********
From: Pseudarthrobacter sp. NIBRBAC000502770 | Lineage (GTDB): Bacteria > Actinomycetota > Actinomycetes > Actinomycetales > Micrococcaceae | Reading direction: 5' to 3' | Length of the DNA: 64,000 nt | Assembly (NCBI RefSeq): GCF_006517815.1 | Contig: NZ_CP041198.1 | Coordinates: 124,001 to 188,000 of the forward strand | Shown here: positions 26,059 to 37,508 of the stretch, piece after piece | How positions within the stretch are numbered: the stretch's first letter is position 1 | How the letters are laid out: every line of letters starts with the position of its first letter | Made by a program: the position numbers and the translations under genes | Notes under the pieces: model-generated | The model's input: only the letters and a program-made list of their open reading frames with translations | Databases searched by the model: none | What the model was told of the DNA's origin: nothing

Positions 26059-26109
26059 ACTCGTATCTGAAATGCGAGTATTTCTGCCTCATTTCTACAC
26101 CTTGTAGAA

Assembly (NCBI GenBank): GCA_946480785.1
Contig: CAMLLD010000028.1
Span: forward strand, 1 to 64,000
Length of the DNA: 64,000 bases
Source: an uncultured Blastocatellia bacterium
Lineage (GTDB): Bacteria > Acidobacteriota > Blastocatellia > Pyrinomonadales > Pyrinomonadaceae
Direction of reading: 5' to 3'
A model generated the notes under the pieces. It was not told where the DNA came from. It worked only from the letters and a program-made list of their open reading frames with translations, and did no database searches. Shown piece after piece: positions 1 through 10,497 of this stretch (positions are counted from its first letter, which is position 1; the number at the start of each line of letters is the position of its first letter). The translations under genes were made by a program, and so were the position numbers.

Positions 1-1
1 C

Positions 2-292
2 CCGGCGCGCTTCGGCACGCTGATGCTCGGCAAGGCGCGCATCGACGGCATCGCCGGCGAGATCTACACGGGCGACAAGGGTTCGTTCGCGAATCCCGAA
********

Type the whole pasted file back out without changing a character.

From: Pseudarthrobacter sp. NIBRBAC000502770 | Lineage (GTDB): Bacteria > Actinomycetota > Actinomycetes > Actinomycetales > Micrococcaceae | Reading direction: 5' to 3' | Length of the DNA: 64,000 nt | Assembly (NCBI RefSeq): GCF_006517815.1 | Contig: NZ_CP041198.1 | Coordinates: 124,001 to 188,000 of the forward strand | Shown here: positions 26,059 to 37,508 of the stretch, piece after piece | How positions within the stretch are numbered: the stretch's first letter is position 1 | How the letters are laid out: every line of letters starts with the position of its first letter | Made by a program: the position numbers and the translations under genes | Notes under the pieces: model-generated | The model's input: only the letters and a program-made list of their open reading frames with translations | Databases searched by the model: none | What the model was told of the DNA's origin: nothing

Positions 26059-26109
26059 ACTCGTATCTGAAATGCGAGTATTTCTGCCTCATTTCTACAC
26101 CTTGTAGAA

Assembly (NCBI GenBank): GCA_946480785.1
Contig: CAMLLD010000028.1
Span: forward strand, 1 to 64,000
Length of the DNA: 64,000 bases
Source: an uncultured Blastocatellia bacterium
Lineage (GTDB): Bacteria > Acidobacteriota > Blastocatellia > Pyrinomonadales > Pyrinomonadaceae
Direction of reading: 5' to 3'
A model generated the notes under the pieces. It was not told where the DNA came from. It worked only from the letters and a program-made list of their open reading frames with translations, and did no database searches. Shown piece after piece: positions 1 through 10,497 of this stretch (positions are counted from its first letter, which is position 1; the number at the start of each line of letters is the position of its first letter). The translations under genes were made by a program, and so were the position numbers.

Positions 1-1
1 C

Positions 2-292
2 CCGGCGCGCTTCGGCACGCTGATGCTCGGCAAGGCGCGCATCGACGGCATCGCCGGCGAGATCTACACGGGCGACAAGGGTTCGTTCGCGAATCCCGAA